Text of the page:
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He was what is today an extinct American political species: the can-do liberal who dreamed big, then delivered. Pat Brown also took on perhaps the state's most intractable problem with one of its most ambitious solutions. Though the population of California was mostly in the south, the state's water was mostly in the north. Early on, Brown declared a satisfactory solution to the water problem as "a key to my entire administration." The result was the California State Water Project, featuring a giant aqueduct in the Central Valley now named for Pat Brown.
Brown was defeated for a third term by Ronald Reagan. After eight years of his governorship, California turned again to a Brown.
In contrast to his father, Jerry Brown—at least in his first stint as governor, from 1975 to 1983—was more a reflection of the Vietnam-Watergate generation: arrogant, intellectually voracious, almost puritanical in his disdain for mainstream politics, the brooding iconoclast who simultaneously hated displays of wealth and loved hanging out with rock stars.
Jerry Brown's mission was to attack the status quo, and he often did so in the most theatrical ways imaginable. He canceled the inaugural ball, flew commercial, rented a small apartment instead of living in the Governor's Mansion, and drove a blue Plymouth to work.
Jerry's style resonated in a post-Watergate era of limits, but it bewildered many of his constituents—including his dad. In interviewing many of Jerry Brown's friends, Pawel says that many of them told her that "Pat never quite got Jerry. He was off dating Linda Ronstadt and sleeping on a bed on the floor and canceling the inaugural and all that. A lot of people thought it was for show. At the time, it happened to be good politics, but it also was a reflection of who he was. But I think his father was hurt by not being relied on, or let in more as an adviser."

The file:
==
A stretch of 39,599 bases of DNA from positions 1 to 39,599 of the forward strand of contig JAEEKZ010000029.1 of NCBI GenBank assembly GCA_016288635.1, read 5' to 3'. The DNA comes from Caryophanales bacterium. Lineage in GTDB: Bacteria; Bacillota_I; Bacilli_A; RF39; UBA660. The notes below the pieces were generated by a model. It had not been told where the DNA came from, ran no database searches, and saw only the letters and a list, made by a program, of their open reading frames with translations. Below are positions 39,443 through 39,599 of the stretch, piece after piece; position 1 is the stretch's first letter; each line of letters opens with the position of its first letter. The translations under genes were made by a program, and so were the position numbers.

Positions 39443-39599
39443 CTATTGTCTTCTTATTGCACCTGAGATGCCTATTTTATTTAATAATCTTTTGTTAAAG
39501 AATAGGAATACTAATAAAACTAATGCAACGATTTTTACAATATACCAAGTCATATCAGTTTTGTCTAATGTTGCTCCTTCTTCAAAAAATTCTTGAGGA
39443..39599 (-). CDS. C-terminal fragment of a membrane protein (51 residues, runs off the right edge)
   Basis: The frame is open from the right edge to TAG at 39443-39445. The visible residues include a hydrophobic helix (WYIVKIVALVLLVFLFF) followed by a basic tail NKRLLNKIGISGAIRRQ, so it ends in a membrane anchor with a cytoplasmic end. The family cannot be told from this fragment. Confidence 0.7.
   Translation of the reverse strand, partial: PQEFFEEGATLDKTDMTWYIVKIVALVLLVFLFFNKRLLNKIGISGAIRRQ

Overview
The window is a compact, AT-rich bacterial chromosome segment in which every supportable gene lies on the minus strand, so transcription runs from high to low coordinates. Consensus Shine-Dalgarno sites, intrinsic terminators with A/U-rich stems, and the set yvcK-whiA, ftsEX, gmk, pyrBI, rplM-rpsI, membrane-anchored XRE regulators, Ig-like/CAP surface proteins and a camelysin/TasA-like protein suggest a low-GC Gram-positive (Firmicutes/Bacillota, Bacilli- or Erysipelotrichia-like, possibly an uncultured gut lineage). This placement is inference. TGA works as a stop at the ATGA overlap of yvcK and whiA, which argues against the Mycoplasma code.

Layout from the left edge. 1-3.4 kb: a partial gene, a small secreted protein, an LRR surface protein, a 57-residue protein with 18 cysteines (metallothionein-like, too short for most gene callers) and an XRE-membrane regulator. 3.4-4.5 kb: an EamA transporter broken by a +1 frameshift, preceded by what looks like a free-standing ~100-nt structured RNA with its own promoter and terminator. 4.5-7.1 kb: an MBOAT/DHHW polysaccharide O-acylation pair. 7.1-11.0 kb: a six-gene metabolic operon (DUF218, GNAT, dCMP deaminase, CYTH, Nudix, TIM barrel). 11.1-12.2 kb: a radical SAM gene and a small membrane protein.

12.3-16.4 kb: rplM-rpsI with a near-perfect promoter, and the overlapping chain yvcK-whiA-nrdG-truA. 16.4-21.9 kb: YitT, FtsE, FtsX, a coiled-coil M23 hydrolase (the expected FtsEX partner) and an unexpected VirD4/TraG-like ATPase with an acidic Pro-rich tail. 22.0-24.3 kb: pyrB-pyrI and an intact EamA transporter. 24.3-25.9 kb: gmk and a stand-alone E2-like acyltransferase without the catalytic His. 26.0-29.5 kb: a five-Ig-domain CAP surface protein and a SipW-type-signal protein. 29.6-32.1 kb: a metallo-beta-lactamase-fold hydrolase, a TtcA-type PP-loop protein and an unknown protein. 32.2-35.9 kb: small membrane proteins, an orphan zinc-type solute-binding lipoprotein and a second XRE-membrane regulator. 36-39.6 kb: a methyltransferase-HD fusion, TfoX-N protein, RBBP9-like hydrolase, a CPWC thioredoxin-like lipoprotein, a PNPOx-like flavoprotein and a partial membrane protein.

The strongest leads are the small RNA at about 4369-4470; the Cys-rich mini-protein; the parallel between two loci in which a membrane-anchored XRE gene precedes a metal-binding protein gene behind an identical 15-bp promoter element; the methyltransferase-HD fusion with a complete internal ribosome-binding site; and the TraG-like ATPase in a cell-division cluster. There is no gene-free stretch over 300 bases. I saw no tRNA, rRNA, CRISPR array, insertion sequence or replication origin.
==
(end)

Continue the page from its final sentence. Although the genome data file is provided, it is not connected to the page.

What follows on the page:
The last third of her book retraces Jerry Brown's time in the political wilderness—the doomed 1992 presidential campaign, the role as head of the state Democratic Party, the gig as a talk-radio host. Pat Brown died in 1996; the next year, Jerry said he was running for mayor of Oakland. In '99, he took office in the city and experienced a political reawakening. Ironically, he found himself fighting laws that he had created as governor.
He vowed to bring 10,000 people to downtown Oakland. He got involved in potholes and karaoke permits. He was a common sight on the streets with his dog, Dharma. The move from philosopher king of Sacramento to pragmatic mayor of Oakland invigorated him. The other X-factor that transformed Brown was Anne Gust, the retail executive who became his wife in 2005. Oakland and Anne rounded off Brown's rougher edges, according to Pawel, and made him more of a practical and effective politician.
Jerry got a second bite at the governor's apple in 2010. He came into office ready to wrestle with the state's chaotic finances and take on its dysfunctional penal system. He proved to be more moderate than many of his liberal supporters had hoped, but turned around a huge state deficit—thanks in large part to Democratic supermajorities and revenue-friendly ballot measures. Pat Brown didn't survive to see his son's second ascent—the older Brown would have found the second Jerry Brown administration much more comprehensible than the first. But time has run out for Jerry Brown and the family dynasty. He has mastered the art of politics, just when it's time to leave the stage.